A couple nights ago now, June 11th, I took the binoculars out and thought I might get a globular cluster or two before the Moon came up. I graded the seeing as 2.5 of 5 over all, but it was worse to the southeast, I think. Transparency was 3 of 5, but was worse low toward the southeast, at least at first. I think this because of what I experienced with M4.
I went for M4, because of its size and obvious position near Antares. With Antares flashing green and red, it was hard to miss. I centered the scope half way between Sigma Scorpio and a bit down to the right....then waited. I always have trouble seeing this one, compared to some others, but this night, it was worse. Maybe it was too early. I was pushing things to get as much done before the Moon came up. Anyway, I finally saw it as a general, circular lightening from the background in exactly the right spot. That was at 9:51 PM CDT.
From there, I moved to M80, the globular cluster between Sigma and Delta Scorpio and above/right of their line, with Scorpius in the low southeast sky. This one was simply obvious, though smaller, compared to M4. Where M4 was a general grey area, M80 had a brighter center that diminished as I looked farther out from its center. The time was 9:59 PM CDT.
M107 was next. It is located near Zeta Ophiuchus, the center bright star in the base of the figure. Below Zeta (actually to the right and below it) M107 is situated sort of between two pairs of roughly seventh magnitude stars that are shown in the Sky and Telescope's Pocket Sky Atlas. M107 looks to me like someone is squeezing the star pairs and M107 is trying to squirt out downward and to their left. After studying the area for a while, I began to see M107. Later, looking at the Astronomy League document, M107 is listed as a challenge object for 80 mm binoculars, but I did not find it any harder, really, than M4 with my 70mm instrument and the sky conditions. The time I wrote down was 10:13 PM CDT.
From there, I went to M9, which is near Eta Ophiuchus, the left end star of the figure's base. For a little bit, I had trouble getting my bearings from Eta, but finally started finding the stars shown in my Pocket Sky Atlas and worked my way to M9's location. I expected it to be pretty dim, and it was. Not quite as dim as M107, but pretty close. With this one, it really hit me that any time I looked away from the binoculars to study my atlas, I had to start all over at Eta! The time I had for this one was 10:24. Fortunately for me, I have a rather tall house between me and the spot where the Moon was coming up.
From there, I went back to Zeta Ophiuchus and then traveled up the middle of the figure and found stars 23 and 30, following dimmer stars. M10 was quite easy to see, compared to what I had just experienced. It was a nice globular cluster, showing some gradation from the center to the edge. It's time was 10:28 PM CDT.
From M10, the next step was M12, which required moving from M10, looking for the stars in the atlas. There are more stars, dimmer, along the way that are easy to get mixed up, but I finally made it. M12 was both bigger and brighter than M10 and quite pretty!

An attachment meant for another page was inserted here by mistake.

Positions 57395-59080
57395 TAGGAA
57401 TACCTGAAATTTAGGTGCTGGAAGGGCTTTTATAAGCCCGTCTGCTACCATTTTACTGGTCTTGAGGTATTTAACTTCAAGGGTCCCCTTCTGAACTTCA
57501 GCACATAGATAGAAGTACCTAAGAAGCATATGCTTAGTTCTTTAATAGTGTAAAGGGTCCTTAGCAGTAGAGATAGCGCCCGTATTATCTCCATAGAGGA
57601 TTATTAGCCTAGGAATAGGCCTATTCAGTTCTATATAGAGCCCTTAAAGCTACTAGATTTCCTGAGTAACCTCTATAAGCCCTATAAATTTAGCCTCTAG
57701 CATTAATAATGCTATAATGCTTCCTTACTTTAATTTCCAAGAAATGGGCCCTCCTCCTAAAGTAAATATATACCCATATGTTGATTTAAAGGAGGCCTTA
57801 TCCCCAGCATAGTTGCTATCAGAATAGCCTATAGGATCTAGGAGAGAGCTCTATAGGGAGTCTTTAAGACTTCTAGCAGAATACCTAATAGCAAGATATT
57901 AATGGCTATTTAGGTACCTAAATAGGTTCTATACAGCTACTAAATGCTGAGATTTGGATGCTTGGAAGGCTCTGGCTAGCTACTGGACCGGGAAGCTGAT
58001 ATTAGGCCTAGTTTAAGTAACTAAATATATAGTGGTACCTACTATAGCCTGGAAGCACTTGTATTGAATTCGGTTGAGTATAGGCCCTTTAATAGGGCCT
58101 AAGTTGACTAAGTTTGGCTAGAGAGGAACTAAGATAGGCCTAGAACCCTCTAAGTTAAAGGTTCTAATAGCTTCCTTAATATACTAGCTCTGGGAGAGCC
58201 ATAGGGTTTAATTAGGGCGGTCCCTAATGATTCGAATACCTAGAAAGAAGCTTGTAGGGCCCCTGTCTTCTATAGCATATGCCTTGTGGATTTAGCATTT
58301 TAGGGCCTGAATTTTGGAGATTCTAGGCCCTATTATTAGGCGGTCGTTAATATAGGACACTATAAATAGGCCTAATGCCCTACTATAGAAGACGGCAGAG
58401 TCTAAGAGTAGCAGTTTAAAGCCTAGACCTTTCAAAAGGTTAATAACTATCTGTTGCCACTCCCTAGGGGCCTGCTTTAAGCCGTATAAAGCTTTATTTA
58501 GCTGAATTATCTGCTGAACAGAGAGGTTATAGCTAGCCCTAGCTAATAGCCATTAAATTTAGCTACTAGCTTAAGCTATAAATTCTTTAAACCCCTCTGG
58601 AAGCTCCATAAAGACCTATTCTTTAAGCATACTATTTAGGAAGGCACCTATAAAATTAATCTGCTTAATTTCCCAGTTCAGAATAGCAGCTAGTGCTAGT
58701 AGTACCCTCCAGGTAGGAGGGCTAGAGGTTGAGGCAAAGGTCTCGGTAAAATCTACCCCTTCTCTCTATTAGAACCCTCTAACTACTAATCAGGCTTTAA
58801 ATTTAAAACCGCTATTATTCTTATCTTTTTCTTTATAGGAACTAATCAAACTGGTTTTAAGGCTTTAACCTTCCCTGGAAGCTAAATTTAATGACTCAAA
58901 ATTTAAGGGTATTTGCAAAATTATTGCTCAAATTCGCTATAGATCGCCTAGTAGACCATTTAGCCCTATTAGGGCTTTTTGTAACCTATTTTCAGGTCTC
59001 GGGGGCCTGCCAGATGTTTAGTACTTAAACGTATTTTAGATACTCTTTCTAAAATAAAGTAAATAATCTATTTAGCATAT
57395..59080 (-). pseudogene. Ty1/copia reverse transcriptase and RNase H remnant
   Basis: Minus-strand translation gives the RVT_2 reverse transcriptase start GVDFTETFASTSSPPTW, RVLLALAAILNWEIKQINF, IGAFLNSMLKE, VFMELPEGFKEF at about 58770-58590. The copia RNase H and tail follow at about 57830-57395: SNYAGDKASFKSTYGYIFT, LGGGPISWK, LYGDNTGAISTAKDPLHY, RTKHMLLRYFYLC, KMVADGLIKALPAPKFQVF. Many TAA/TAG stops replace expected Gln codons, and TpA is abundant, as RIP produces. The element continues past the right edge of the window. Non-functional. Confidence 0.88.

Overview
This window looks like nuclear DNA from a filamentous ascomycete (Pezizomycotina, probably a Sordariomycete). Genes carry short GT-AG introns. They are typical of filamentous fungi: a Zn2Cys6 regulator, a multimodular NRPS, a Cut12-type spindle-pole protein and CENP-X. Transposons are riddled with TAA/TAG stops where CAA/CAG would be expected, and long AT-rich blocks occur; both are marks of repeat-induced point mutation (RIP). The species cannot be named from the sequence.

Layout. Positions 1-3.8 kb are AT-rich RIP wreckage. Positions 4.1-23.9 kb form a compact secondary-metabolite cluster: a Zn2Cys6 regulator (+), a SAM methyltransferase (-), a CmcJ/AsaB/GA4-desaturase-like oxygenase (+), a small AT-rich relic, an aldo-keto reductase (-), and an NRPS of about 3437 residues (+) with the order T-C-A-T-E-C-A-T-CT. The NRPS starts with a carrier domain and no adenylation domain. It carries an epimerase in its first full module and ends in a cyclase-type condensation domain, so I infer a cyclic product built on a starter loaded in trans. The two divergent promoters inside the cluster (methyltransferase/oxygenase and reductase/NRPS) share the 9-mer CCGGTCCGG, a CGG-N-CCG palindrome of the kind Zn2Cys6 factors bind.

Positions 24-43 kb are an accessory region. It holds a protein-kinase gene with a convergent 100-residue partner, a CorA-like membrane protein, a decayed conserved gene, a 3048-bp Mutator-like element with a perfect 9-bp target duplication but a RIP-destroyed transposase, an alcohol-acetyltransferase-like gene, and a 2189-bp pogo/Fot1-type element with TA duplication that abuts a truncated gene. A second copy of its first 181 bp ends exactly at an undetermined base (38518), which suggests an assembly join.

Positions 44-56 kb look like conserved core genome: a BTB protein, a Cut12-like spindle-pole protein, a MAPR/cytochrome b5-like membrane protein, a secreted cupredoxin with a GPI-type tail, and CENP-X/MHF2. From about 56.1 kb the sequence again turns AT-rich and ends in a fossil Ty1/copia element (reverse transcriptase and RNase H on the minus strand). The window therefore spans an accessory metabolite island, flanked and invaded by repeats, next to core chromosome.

The Moon still had not showed yet, so I continued on. I actually waited a few minutes for M19 and the stars near it to clear a roof SSE of my location. I started at Eta Ophiuchus and worked my way down to Theta and over to 36 Ophiuchus. M19 is due west of 36 about a third more than the distance between Theta and 36. I made the jump to M19 and found it to be fairly obvious. It was brighter than the difficult ones, but dimmer than the bright globulars. I cannot say much about it, except that it was there and I felt I was running out of time. I logged 10:38 PM CDT.
Where to next, if I have time! Well, I have not logged M13 in this endeavor. The trapezoid of Hercules's body was nearly straight over head. I checked the atlas to make sure which side M13 was on, pointed the binoculars at what I thought should be the right spot and looked. Pow!! I recognized M13 before anything else. It was right there! Even though I am using the binoculars on the small pole, which helps, there is still a bit of wiggle. If it was not for that, I believe I could have resolved a few stars....well, it makes me feel good thinking that I could have! There was a bit of blotchiness in the view, making me start to tell it was not all creamy smoothness! This was a great view, considering what I had been seeing and what I expected, even for M13! Its time was 10:46 PM CDT.
The Moon was just about to peak over the top of my neighbor's house, but I wanted to try for M92. I located Pi Hercules, the NW corner star of the trapezoid. Making a quick check of my atlas to see the pattern of stars between there and M92, I put the binoculars on Pi, easily for me and a rarity! I worked my way northward, extended a little farther than I thought I should, and there it was. M92 was brighter than anything I have seen so far with the binoculars, except M13 and maybe M5. It is quite nice and goes underrated, I think, due to its nearness to M13. The Moon was peaking over my neighbor's house now. I looked at my watch and it showed 10:54.
What an exhilarating ride! Well, by this time, I am exhausted! Time to go in and go to bed very well pleased.